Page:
|Gorgeous antique bird cages complete with little porcelain birds|
By definition, a brocante means the sale of used goods whatever its age. It doesn't distinguish between antique dealers with an actual shop and those without and who go around the various brocante fairs organized in the city or outside. One distinction it does make is that antique dealers sell objects which are at least 50 years old while non-antique dealers can sell those of a more recent vintage.
In my line of work, I frequent brocantes quite often and while there are times when I come away empty handed, there is one brocante where I am sure to find a wealth of objects that are worth carting home with me. I'm talking about the Bastille brocante. Its a huge affair that takes place twice a year in the Place de la Bastille. Over 350 stalls chock full of exquisite and gorgeous objets d'art, furniture, bibelots, jewelry, linens and even paintings. In this brocante, you have both kinds of sellers, the antique dealers with their gorgeous furniture and paintings and the requisite antique prices and the brocanteurs, let's call them for lack of better word. Though I have to say, that it doesn't stop the brocanteurs from having equally old pieces, just that they also carry a lot of schlock and kitsch.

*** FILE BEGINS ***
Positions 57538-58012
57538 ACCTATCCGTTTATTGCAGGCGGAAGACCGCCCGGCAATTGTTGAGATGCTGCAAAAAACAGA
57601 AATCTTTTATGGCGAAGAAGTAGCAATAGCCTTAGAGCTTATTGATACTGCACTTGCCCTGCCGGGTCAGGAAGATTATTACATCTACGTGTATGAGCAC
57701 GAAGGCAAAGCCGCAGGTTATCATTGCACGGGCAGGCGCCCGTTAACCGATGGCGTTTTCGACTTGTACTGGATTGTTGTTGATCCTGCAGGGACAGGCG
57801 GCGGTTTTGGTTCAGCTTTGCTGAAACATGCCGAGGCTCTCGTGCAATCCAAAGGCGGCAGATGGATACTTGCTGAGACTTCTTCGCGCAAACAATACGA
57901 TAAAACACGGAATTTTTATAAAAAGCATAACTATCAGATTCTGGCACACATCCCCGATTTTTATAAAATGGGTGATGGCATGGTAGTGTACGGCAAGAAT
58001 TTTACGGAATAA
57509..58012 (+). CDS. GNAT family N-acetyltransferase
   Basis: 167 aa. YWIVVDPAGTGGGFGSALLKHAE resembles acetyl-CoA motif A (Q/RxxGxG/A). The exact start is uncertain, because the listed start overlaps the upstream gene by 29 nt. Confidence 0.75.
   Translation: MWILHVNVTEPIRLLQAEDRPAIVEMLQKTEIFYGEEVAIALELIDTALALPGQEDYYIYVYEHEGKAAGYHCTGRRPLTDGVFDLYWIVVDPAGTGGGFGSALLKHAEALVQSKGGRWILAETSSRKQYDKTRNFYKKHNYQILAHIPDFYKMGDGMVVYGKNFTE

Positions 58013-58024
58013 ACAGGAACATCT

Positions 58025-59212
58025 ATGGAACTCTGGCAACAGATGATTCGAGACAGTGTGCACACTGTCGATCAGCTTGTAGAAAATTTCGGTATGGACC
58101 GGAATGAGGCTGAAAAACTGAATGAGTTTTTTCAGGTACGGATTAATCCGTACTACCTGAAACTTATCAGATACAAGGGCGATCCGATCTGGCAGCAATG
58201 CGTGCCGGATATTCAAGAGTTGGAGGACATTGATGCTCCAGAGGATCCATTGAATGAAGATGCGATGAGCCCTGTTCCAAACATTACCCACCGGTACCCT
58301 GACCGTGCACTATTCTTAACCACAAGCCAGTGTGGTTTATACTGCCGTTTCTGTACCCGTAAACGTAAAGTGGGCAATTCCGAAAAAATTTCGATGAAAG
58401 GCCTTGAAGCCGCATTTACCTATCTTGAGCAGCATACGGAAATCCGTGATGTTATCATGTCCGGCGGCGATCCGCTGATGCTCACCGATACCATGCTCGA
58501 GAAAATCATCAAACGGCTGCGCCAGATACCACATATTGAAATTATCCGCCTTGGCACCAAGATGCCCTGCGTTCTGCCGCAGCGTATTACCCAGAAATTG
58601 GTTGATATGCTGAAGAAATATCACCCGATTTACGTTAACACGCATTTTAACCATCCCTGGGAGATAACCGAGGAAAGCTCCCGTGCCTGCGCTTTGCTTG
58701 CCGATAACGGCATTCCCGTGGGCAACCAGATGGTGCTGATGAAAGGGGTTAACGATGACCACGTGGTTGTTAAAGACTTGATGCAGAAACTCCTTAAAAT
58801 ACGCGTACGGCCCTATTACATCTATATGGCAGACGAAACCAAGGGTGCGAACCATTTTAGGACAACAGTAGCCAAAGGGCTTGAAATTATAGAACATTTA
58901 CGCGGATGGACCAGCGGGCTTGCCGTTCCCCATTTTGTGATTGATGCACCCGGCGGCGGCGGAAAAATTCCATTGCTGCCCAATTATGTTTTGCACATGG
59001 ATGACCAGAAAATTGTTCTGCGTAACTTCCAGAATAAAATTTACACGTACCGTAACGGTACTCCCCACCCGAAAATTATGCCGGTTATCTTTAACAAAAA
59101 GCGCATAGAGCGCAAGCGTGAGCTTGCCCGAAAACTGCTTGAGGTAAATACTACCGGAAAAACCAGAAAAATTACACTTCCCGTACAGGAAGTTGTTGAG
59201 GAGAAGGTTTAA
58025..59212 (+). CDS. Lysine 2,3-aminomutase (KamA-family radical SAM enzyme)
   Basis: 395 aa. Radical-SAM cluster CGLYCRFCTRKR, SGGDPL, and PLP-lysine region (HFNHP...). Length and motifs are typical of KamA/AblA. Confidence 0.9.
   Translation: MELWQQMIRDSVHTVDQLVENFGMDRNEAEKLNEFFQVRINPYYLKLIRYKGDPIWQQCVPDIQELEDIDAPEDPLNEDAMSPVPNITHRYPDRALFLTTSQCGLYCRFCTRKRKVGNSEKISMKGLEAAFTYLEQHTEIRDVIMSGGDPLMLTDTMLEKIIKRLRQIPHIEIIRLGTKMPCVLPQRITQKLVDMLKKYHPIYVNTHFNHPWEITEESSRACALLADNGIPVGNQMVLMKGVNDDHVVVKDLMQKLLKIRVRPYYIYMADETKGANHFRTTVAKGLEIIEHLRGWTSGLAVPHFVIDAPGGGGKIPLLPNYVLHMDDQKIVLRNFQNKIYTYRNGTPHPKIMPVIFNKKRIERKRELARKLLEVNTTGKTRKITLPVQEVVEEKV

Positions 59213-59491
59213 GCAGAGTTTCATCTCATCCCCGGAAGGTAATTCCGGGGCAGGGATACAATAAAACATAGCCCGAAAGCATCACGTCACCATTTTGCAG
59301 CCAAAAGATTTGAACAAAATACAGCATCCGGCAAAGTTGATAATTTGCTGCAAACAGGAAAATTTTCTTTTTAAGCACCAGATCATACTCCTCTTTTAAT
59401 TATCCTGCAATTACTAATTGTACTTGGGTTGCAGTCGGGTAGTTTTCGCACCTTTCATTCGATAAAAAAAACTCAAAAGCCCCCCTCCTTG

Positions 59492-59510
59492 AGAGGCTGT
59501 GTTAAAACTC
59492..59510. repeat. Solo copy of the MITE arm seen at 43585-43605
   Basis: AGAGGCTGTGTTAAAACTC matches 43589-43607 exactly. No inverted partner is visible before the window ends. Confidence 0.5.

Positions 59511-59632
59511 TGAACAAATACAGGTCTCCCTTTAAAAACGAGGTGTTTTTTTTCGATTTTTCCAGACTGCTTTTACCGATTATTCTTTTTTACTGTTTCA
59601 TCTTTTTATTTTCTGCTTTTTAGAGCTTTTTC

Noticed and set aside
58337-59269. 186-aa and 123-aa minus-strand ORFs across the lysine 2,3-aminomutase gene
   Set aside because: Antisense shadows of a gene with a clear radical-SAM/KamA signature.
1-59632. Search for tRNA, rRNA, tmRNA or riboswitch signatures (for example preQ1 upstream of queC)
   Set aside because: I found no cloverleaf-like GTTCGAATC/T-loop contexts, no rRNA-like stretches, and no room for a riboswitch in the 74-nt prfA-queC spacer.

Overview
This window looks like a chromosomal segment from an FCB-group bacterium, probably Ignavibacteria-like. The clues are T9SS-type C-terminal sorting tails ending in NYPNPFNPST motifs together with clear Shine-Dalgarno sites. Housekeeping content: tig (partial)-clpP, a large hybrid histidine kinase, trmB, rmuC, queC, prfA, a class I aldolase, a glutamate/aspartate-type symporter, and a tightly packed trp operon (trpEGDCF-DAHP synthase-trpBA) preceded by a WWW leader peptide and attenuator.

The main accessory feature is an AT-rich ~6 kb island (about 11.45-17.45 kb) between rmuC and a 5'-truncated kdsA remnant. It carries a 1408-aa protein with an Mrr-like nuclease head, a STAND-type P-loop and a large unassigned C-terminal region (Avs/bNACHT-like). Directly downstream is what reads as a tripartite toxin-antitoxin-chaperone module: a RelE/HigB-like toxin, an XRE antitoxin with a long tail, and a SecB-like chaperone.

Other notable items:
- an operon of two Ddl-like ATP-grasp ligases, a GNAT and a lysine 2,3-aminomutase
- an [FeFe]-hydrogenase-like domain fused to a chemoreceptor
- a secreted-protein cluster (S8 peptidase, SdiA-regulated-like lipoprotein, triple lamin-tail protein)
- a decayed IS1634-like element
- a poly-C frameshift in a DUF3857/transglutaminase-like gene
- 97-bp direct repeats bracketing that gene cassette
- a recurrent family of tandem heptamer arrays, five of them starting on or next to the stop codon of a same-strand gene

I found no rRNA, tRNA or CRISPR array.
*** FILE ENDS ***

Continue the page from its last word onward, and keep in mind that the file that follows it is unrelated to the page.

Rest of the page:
There is an awful lot to see and it takes me at least two visits before I can narrow down my focus. (Tip: if ever you find yourself there, you must be sure to ask for some nice stallholders for an invite so that you don't pay the entrance fee twice!)
This time was no exception. Imagine how I felt when I found one stall carrying the most gorgeous fans I've ever seen in my life.
Delicate, airy and made of such materials as marabou feathers...
and lace edged in gold with a mother of pearl base. And these were but two examples!
Someone's collection of late 19th century glass vases.
Early 20th century children's furniture. I love its rustic look and the fact that someone's child once sat here to do lessons.
I loved this piece. Wonderful Venetian Renaissance cabinet with gold leaf finish. Just beautiful.
This one wasn't too shabby either...
The most fun I had though was rummaging through one stall's heaps and piles of crafts kits. In the 19th century, stores sold craft kits composed of different beads, needle and thread, buttons and trimmings, all of which could be used to create either a piece of jewelry or artwork. I loved the idea. DIY kit, 19th style.
Finally, I found myself a strand of old french glass beads. They're this unusual wine color and when you hold them up in the light, they twinkle and shine with a golden light. Its going to go nicely with some projects I have in mind!